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Cooperative Housing Initiative

The shortage of affordable housing has reached crisis levels for many North Country communities, deeply impacting the people and businesses who are so essential for sustaining a vibrant regional economy. ANCA is among a number of local and regional organizations who are working on solutions.

In 2022, catalyzed by an unprecedented opportunity to envision and develop a cooperative housing project on a gifted property in Lake Placid, ANCA tapped into our strong networks and our experience with worker-owned businesses to bring an affordable housing alternative to the community. We partnered with the Cooperative Development Institute (CDI) to provide residents and employers with information and support for creating a housing cooperative.

In the following months, ANCA and CDI worked closely with the steering committee members who are guiding the development of the cooperative housing project. The group has developed a mission, vision and bylaws that they are using to govern key decisions to move their project forward. The committee has since transitioned to a board whose members are gaining critical skills in group decision making, facilitation and governance that will contribute to the long-term success of the project. 

When complete, the housing development will consist of several residences of various configurations with the goal of affordability for hospitality workers, teachers, healthcare workers, guides, construction workers, retirees and others who want to live in Lake Placid permanently but are challenged by the lack of long-term rentals or affordable homes on the market. The board is working with a local architect, a town official and a college professor to create a design concept that will help them secure financing for a final design and related infrastructure.

Set on 100 acres in Lake Placid, where developable land is scarce, the project will help address the immediate and long-term housing needs of community members and serve as an example for others interested in exploring cooperative housing solutions for their communities.

The group is currently seeking prospective member-owners to join the board and help with the visioning and implementation of this project. Individuals interested in learning more about the initiative or joining the board may contact Board Vice President Martha Pritchard Spear at


Banner photo: In April 2023, co-op housing steering committee members and other area residents joined ANCA and Homestead Development Corp. for a tour that explored how modular construction in Lake Placid could provide affordable housing solutions.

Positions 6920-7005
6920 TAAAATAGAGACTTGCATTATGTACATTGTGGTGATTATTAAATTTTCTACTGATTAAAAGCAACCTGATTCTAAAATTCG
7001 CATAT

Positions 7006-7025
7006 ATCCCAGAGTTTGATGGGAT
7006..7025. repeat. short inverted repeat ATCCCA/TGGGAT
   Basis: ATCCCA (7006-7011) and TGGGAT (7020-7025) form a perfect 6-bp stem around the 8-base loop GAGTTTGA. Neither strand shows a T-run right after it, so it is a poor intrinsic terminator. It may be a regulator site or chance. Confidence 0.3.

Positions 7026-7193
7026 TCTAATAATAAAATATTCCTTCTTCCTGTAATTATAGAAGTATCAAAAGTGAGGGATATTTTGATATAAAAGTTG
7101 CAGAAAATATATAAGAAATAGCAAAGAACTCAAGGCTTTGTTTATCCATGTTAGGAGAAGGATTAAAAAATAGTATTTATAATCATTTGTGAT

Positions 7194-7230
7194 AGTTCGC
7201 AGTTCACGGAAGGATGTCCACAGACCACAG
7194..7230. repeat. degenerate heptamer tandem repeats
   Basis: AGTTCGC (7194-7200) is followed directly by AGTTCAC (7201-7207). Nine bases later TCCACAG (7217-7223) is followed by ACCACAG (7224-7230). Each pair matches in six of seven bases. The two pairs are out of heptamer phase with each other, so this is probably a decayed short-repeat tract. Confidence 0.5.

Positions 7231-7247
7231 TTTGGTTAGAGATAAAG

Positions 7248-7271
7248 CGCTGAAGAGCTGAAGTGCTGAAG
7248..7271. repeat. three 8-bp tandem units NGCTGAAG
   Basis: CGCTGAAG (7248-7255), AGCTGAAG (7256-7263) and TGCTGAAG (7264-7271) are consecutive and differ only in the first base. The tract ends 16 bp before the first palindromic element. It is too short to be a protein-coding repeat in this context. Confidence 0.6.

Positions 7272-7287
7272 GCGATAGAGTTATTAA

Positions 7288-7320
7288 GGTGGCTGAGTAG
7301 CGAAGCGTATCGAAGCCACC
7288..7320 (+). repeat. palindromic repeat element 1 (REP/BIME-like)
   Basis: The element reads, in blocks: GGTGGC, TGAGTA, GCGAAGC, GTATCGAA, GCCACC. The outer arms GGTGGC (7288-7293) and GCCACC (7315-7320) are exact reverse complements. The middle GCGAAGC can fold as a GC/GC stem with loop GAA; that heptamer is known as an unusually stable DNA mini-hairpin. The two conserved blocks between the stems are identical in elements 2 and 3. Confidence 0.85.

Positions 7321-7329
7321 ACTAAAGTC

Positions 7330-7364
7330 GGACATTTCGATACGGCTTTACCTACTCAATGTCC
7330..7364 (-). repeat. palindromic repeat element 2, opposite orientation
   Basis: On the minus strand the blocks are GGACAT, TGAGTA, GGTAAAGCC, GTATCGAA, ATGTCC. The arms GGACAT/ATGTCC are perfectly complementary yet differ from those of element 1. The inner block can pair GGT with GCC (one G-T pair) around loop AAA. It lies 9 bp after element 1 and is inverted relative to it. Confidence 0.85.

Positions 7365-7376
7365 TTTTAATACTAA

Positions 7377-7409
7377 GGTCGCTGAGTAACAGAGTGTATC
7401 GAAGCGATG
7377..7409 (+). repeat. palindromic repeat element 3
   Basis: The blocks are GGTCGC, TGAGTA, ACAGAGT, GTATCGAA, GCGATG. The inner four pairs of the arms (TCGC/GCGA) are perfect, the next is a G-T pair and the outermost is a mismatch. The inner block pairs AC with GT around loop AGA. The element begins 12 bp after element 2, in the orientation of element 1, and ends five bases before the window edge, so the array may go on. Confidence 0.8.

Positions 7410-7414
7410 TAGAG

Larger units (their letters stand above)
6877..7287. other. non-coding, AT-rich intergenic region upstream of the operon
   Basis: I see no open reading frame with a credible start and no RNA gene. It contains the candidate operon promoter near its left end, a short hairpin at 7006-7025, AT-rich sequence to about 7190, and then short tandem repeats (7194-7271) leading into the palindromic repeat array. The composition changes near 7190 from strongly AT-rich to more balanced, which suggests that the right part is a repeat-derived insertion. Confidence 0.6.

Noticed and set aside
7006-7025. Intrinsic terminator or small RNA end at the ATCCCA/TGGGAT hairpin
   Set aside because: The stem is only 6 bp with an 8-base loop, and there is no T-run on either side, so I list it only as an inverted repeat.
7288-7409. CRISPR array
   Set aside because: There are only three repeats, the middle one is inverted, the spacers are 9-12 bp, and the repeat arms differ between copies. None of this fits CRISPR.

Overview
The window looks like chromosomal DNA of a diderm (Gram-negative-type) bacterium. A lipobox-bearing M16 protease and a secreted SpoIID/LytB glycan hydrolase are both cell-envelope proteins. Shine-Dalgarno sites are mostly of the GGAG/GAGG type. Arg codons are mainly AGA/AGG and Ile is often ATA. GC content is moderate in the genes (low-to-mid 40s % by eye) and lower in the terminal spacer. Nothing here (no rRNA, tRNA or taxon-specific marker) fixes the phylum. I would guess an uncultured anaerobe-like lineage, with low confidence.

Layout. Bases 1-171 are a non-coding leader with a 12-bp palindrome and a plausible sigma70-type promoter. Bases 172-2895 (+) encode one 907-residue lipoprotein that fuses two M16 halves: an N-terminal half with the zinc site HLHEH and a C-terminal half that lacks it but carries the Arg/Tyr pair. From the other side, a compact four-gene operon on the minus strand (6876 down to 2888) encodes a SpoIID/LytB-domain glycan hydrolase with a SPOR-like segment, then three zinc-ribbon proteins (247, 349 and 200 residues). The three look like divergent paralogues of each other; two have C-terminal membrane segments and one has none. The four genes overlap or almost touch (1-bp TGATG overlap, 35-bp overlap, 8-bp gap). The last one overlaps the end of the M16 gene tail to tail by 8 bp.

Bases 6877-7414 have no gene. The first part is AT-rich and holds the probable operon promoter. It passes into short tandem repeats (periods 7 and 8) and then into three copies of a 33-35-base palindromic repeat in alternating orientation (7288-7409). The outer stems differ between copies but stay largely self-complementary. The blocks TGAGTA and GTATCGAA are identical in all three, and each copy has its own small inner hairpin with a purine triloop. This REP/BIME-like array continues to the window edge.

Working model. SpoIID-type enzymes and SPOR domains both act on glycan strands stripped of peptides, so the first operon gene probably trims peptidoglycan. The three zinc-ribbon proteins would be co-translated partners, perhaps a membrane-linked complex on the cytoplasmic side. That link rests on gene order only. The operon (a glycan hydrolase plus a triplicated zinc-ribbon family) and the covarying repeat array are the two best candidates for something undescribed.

Lower photo: ANCA’s Dani Delaini, center, and community members at a “Co-op 101” Learning Session in August 2022. 

Seven Cooperative Principles

1. Open and Voluntary Membership
Membership in a cooperative is open to all people who can reasonably use its services and stand willing to accept the responsibilities of membership, regardless of race, religion, gender, or economic circumstances.

2. Democratic Member Control
Cooperatives are democratic organizations controlled by their members, who actively participate in setting policies and making decisions. Representatives (directors/trustees) are elected among the membership and are accountable to them. In primary cooperatives, members have equal voting rights (one member, one vote); cooperatives at other levels are organized in a democratic manner.

3. Members’ Economic Participation
Members contribute equitably to, and democratically control, the capital of their cooperative. At least part of that capital remains the common property of the cooperative. Members allocate surpluses for any or all of the following purposes: developing the cooperative; setting up reserves; benefiting members in proportion to their transactions with the cooperative; and supporting other activities approved by the membership.

4. Autonomy and Independence
Cooperatives are autonomous, self-help organizations controlled by their members. If they enter into agreements with other organizations, including governments, or raise capital from external sources, they do so on terms that ensure democratic control as well as their unique identity.

5. Education, Training, and Information
Education and training for members, elected representatives (directors/trustees), CEOs, and employees help them effectively contribute to the development of their cooperatives. Communications about the nature and benefits of cooperatives, particularly with the general public and opinion leaders, help boost cooperative understanding.

6. Cooperation Among Cooperatives
By working together through local, national, regional and international structures, cooperatives improve services, bolster local economies, and deal more effectively with social and community needs.

7. Concern for Community
Cooperatives work for the sustainable development of their communities through policies supported by the membership.